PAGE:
March 21, 2005
How can any regulation be called a "privacy rule" when it permits sharing Americans' most personal medical information with 800,000 or so health, business and government entities? Even a hospital gown offers more privacy, and this widespread access to medical records should leave patients with a different sort of chill running up the spine. How can they be open about their medical needs if traditional doctor-patient confidentiality has been eroded? Medical privacy rules put in place in 2003 under HIPPA - the Health Insurance Portability and Accountability Act of 1996 - can make it harder to send someone flowers in the hospital, or check on their condition, than limit access to patient records.
February 17, 2004
Was it only April? That's when Bush administration officials were touting their new federal privacy rules as a major advance in safeguarding Americans' personal medical data. By winter, though, Attorney General John Ashcroft's Justice Department was battling to obtain the medical records of patients in Philadelphia, Chicago, New York and elsewhere who underwent a controversial late-term abortion. Justice lawyers offered this startling rationale for their records request: Given "modern medical practice" and the involvement of third-party health insurers, they said, "individuals no longer possess a reasonable expectation that their histories will remain completely confidential.
January 13, 2004 |
Conservative radio commentator Rush Limbaugh got a birthday present yesterday from an unlikely new friend - the American Civil Liberties Union. The ACLU wants to join the fray in Limbaugh's right-to-privacy battle with Palm Beach County, Fla., prosecutors over his medical records, which were seized a month ago from four doctors as part of an investigation into Limbaugh's prescription drug use. Prosecutors, meanwhile, filed to dismiss the...
April 11, 2003
Imagine this scene next fall: Monday Night Football reporter Melissa Stark is poised to report on the quarterback's injury - a body slam just witnessed by millions of TV viewers. But then hulking host John Madden breaks in breathlessly and announces, "Holy cow, Melissa, that information is private by federal law!" That's as silly as this potential scene at your family doctor's office: Staff clearing away cutesy bulletin-board photos and community news items about patients.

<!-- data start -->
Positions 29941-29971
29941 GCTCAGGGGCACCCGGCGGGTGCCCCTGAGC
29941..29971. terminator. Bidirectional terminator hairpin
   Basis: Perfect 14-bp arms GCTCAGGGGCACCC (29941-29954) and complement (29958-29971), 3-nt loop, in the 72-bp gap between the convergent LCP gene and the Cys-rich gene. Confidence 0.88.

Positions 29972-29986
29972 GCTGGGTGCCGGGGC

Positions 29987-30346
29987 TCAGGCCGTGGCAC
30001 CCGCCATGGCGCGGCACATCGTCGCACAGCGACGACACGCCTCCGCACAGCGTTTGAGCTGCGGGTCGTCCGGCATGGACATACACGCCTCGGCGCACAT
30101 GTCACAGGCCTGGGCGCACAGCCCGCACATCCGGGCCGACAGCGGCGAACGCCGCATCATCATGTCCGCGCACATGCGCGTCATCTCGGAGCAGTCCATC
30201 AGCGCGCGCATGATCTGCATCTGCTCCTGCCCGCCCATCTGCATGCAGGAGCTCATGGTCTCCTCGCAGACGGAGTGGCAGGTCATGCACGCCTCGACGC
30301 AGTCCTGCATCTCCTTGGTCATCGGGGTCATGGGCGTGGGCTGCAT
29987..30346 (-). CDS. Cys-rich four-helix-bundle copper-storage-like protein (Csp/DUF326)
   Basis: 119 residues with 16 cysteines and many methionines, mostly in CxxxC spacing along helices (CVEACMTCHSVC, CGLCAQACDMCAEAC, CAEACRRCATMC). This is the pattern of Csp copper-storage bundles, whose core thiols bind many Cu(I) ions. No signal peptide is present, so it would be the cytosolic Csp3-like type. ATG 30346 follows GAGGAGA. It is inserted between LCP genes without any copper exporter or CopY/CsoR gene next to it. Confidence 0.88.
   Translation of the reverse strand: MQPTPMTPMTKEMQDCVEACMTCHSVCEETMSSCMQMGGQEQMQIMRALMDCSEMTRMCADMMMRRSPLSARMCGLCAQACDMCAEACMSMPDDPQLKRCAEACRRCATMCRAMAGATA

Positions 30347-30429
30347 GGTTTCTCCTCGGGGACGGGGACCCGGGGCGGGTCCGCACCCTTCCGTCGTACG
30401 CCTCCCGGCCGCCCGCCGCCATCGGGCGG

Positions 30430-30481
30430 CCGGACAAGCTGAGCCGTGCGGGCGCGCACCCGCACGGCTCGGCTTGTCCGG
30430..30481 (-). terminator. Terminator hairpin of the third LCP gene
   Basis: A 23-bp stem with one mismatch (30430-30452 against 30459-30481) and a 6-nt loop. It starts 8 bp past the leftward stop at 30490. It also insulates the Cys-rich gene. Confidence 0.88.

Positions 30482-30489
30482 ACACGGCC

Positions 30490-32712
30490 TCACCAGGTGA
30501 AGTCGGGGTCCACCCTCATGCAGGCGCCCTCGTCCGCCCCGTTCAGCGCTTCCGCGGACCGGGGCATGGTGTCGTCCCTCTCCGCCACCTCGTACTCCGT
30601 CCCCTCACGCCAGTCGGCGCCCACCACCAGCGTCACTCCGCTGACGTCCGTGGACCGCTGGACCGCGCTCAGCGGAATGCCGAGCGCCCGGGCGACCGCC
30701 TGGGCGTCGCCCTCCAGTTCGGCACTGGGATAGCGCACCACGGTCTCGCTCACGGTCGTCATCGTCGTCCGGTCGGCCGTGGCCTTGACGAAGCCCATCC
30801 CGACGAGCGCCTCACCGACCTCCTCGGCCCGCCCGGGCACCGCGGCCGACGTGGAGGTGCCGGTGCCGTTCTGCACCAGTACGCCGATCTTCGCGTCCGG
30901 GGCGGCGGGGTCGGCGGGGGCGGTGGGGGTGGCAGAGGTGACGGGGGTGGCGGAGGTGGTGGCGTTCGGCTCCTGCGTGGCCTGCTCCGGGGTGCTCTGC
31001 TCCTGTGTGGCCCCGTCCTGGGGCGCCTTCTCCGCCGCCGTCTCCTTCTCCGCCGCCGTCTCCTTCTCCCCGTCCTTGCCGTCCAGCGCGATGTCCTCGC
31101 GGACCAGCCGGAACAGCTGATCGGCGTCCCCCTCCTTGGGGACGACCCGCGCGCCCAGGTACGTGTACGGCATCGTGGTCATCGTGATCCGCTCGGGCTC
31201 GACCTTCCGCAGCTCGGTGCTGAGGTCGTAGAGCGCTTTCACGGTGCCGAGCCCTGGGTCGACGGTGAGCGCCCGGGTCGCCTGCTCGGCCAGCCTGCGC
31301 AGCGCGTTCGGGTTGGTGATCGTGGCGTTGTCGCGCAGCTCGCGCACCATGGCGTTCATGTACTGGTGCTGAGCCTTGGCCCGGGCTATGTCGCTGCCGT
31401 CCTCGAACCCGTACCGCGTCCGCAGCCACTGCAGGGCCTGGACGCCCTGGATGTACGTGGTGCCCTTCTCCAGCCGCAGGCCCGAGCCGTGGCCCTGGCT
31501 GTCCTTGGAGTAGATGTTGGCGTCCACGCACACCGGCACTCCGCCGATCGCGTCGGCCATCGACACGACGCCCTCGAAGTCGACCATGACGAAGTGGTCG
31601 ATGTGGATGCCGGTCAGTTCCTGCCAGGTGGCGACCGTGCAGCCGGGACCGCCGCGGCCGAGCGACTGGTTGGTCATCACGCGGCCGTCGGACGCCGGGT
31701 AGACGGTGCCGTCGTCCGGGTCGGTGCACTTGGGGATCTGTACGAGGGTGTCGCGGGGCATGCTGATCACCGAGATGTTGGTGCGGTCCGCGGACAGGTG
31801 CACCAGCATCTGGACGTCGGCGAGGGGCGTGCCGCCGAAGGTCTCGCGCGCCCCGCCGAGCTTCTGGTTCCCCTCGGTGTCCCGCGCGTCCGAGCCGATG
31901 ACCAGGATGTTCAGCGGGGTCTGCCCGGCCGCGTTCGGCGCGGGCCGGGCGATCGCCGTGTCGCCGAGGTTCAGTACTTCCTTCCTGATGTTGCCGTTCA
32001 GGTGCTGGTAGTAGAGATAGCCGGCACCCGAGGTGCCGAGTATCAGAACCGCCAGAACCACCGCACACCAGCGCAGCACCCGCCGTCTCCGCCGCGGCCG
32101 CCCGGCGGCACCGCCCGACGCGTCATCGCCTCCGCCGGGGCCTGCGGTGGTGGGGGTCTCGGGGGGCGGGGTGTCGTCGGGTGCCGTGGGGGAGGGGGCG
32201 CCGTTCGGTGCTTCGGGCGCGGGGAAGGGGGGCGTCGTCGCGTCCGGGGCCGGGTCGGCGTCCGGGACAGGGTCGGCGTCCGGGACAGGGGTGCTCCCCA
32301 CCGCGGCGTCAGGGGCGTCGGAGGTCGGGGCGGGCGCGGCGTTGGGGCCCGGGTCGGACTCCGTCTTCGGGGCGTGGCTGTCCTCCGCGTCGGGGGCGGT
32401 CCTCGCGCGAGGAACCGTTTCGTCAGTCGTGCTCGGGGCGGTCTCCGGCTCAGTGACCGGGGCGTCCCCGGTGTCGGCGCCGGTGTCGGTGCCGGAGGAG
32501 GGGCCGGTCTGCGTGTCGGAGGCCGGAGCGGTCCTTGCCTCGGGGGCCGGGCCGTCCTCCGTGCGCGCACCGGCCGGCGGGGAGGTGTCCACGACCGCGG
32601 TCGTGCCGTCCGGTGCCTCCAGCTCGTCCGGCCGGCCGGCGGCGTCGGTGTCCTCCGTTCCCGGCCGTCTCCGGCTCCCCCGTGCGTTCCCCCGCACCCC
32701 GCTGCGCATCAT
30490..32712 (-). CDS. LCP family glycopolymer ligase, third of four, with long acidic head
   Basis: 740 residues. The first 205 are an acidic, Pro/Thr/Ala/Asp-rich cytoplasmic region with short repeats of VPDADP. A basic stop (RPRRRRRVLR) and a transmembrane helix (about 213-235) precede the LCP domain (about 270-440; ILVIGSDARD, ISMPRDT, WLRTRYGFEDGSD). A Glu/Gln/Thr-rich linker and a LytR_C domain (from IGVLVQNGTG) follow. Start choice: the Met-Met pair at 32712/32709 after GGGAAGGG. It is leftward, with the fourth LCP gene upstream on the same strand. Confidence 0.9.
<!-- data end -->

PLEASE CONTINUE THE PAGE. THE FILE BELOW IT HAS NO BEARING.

April 13, 2001 |
Despite strong opposition from the health-care industry, the Bush administration announced yesterday that it will implement the first federal standards to protect the privacy of patients' medical records. While the Bush administration intends to make some revisions to the rules - which originally were offered in the Clinton administration's final weeks - the regulations will limit the use and exchange of patient information by health-care professionals, employers, insurers and others.
April 13, 2001
Each side in the debate over better safeguards for the privacy of medical records had its horror stories. From folks urging better protections came stories of purloined patient files - even psychotherapy notes only a mouse-click away from dozens of prying eyes at a Boston HMO. From the health-care industry, insurers and drug makers came claims that patient care might be hurt. They said new rules requiring patients' consent to release health data might even stop a frail retiree from sending her neighbor around to the drugstore for critically needed medicine.
December 21, 2000
The Clinton administration has erred on the side of protecting patients' privacy in its new regulations to safeguard the confidentiality of Americans' medical records. That's good preventive medicine for a health-care woe that most patients hardly consider when they visit their doctor or hospital, or fill out a lengthy insurance form. In a digital age, the challenge is how to keep private medical records private. Since Congress directed the White House to come up with privacy guidelines in 1996, debate over the issue has been contentious, if low-profile.
October 26, 2000 |
Dr. Bartholomew Tortella no longer has to locate a vacant computer terminal to get the results of tests that measure the depth of an accident victim's shock. Instead, the chief of trauma and surgical critical care at Hahnemann University Hospital can find the information on his wireless Palm VIIx personal digital assistant. And having the facts at hand can be crucial in determining the best method for resuscitating the victim, he said. Tortella is participating in a wireless experiment at MCP Hahnemann University.
September 18, 1997
So who do you think knows about that embarrassing little medical problem you may have had recently? Your doctor, of course. And the nurse. The receptionist who faxed your health insurance claim form knows. So, too, the health insurance worker who typed the information into the company's giant computer banks. Depending on your little medical problem, local and state health departments probably know. And if the federal government is paying for treatment through Medicare, Medicaid, Social Security disability or Workers' Compensation, the bureaucrats know, too. Other insurance companies could know if your file is sent to the Medical Information Bureau, a central database containing the medical records of 15 million residents of the United States and Canada.
March 5, 1997 |
You can't get blood from a stone. But you can get blood from a stoned driver. Even without a search warrant, said the state Superior Court. Joanne M. Barton tried to make a test case out of the issue, but this week she was notified that the appeal of her drunken-driving conviction has gone down the tubes. Barton's blood was drawn at a Lancaster County hospital after she was injured in a car crash on Jan. 1, 1995. It confirmed that she had been intoxicated while driving.